Thank you very much for that very informative and prompt reply! Below, you'll find the information that you've requested:

Intel Desktop Utilities v3.2.4 (I can't seem to find the newer version that you refer to at the moment). All temperatures that it reports do not produce any alarms. I've been using the software for a couple weeks now, and have been using SpeedFan for a couple of months now, and just installed HWMonitor earlier this morning.

Windows 8 Enterprise x64

Hyper-V feature installed

I use IE10, Google Chrome, Adobe Reader XI, Adobe Flash, Microsoft Silverlight, HP Software for my all-in-one HP printer, Java 7 Update 21, Microsoft Office Professional Plus 2013, Microsoft SkyDrive

Games I play are StarCraft II, Diablo III, Team Fortress 2

System components:

Board - Intel DX58SO2 on firmware SOX5820J.86A.0879.2011.0824.0021

Processor - Intel Core i7 940 @2.93 GHz

Memory - Patriot Viper II Sector 7, 6x DDR3 DIMMs being used (each DIMM has 4 GB @1067 MHz) = 24 GB

Case - Cooler Master Storm Sniper (1 front 200mm inlet fan, 1 side 200mm inlet fan, 1 top 200mm outlet fan, 1 back 120mm outlet fan)

HDD - 1x Western Digital WDC WD2002FAEX-007BA0, 1x WDC1001FALS-00J7B0, 1x WDC WD1002FAEX-0023A0

GPU - EVGA GeForce GTX 560 SC (Have also tried using an AMD ATI Radeon card, and an EVGA 8800 GTS)

Sound Card - Sound Blaster X-Fi Xtreme Audio using the PCIe x1 slot (Have also tried using a Sound Blaster Xtreme Gamer using the PCI slot)

Power Supply - OCZ OCZZ850M (Modular, 850W)

CPU Cooler - Thermaltake Frio Advanced CLP0596 (Compatible with Socket LGA 1366, Supports 230W, also tried using stock heat sink, fan, and thermal paste)

I'm not using RAID or any ODDs or SSDs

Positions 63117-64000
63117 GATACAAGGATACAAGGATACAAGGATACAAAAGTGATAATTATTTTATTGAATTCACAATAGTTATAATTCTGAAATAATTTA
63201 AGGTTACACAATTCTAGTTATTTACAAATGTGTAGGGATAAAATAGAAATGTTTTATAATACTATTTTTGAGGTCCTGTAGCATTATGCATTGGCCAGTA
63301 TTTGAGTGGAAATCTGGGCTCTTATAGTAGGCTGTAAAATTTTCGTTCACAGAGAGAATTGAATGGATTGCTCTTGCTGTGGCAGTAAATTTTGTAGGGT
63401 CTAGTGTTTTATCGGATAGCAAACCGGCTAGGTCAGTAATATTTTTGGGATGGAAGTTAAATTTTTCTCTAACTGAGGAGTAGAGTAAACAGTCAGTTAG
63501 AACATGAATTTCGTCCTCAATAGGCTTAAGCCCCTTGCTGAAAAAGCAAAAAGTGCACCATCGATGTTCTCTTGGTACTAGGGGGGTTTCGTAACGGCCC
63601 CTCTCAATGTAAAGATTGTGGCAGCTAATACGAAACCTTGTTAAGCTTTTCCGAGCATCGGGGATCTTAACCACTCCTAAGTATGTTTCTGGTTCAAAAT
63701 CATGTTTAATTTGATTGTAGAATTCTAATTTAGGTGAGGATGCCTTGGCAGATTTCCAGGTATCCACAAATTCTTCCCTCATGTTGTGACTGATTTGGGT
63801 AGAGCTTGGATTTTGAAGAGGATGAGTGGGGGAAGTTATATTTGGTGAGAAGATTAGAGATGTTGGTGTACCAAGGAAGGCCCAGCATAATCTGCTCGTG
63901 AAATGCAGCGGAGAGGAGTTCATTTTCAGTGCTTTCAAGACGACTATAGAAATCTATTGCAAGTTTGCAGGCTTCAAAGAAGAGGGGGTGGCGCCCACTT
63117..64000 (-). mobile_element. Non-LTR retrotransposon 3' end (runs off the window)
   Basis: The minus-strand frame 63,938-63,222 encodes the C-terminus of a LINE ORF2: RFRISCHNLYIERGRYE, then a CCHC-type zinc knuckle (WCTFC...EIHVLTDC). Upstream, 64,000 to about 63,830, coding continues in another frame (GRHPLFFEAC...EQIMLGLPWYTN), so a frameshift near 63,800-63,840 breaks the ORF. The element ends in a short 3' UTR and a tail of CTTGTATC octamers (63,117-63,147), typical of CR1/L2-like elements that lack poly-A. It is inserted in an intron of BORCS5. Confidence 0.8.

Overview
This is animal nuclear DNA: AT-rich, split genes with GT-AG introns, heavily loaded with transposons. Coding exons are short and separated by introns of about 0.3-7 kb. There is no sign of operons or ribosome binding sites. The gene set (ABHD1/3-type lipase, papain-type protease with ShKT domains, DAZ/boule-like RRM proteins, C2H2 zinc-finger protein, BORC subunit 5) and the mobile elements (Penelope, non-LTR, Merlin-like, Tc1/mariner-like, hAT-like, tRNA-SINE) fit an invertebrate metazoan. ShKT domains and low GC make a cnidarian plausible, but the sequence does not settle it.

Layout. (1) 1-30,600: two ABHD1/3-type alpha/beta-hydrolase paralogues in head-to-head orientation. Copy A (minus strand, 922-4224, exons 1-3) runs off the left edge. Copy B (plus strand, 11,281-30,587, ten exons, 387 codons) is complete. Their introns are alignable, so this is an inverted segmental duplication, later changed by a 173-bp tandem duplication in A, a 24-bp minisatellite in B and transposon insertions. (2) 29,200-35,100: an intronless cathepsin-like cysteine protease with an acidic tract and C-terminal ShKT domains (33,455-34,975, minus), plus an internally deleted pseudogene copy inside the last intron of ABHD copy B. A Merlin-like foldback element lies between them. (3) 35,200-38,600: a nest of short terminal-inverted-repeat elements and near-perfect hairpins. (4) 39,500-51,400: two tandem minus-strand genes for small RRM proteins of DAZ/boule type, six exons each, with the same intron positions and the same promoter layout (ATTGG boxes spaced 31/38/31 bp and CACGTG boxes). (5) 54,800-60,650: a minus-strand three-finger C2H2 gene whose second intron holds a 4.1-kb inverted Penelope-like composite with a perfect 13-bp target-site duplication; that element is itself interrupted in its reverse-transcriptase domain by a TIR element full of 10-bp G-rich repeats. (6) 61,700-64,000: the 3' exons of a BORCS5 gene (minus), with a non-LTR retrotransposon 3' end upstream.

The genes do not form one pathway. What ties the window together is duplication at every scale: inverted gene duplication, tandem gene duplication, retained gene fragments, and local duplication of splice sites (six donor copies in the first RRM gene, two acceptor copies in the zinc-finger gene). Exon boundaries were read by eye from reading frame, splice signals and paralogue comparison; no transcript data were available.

Installed on a Basic Disk, will soon be installing on a GPT disk and configuring BIOS to use UEFI

BIOS Changes:

Configuration -> Onboard Devices -> Audio = Disable, default is Enable

Configuration -> Onboard Devices -> 1394 = Disable, default is Enable

Configuration -> SATA Drives -> Hard Disk Pre-Delay = [5], default is [0]

Configuration -> Video -> Primary Video Adoptor = Ext PCIe Graphics (PEG), default is Auto

Security -> Intel VT for Directed I/O (VT-d) -> FLR Capability = Enable, default is Disable

Power -> System Power Options -> Wake on LAN from S5 = Power On, default is Stay Off

Power -> System Power Options -> PCIe ASPM L0s = Enable, default is Disable

Power -> System Power Options -> PCIe ASPM L1 = Enable, default is Disable

Boot -> Boot Menu Type = Advanced, default is Normal

Boot -> Boot Device Priority = (can't recall the order), default is

Boot -> Boot to Optical Devices = Disable, default is Enable

Boot -> Boot to Network = Disable, default is Enable

Boot -> Boot to USB Devices First = Enable, default is Disable

Boot -> Boot Display Options -> On Screen Options -> POST Function Hotkeys Displayed -> Display F7 to Update BIOS = Enable, default is Disable

Boot -> Boot Display Options -> On Screen Options -> POST Function Hotkeys Displayed -> Display F10 to Enter Boot Menu = Enable, default is Disable

Boot -> Boot Display Options -> On Screen Options -> POST Function Hotkeys Displayed -> Display F12 for Network Boot = Enable, default is Disable

I'll get back to you if I notice these problems using default BIOS configuration

Also, the front, side and top fans are controlled with an auxiliary dial on the front of the case. When I do have the fans running at 100% (Pretty noisy), I do seem to be able to get farther along than not running the fans at all. However, my system does eventually end up freezing at some point even with all of those fans at 100%. I even turn my GPU fan up more than what is slated for its position in its heat/fan curve. I use EVGA's Precision X utility to control the GPU fan.

Note: Rear fan is always running and is not controlled via this auxiliary dial.

I didn't realize they made CPU fans that provide cooling for the motherboard and memory. Mine looks like the fan points directly out to the outlet fan for the rear of the case.

Note: the stock heat sink/fan just pushed air directly upwards from the CPU, so in my opinion, my new heat sink does a much better job of the stock heat sink. Also like I mentioned before, I don't overclock any of my components, so I'm not sure how I would need to provide cooling to my memory or motherboard. Also, my memory have heat sinks mounted on the top of each of the sticks.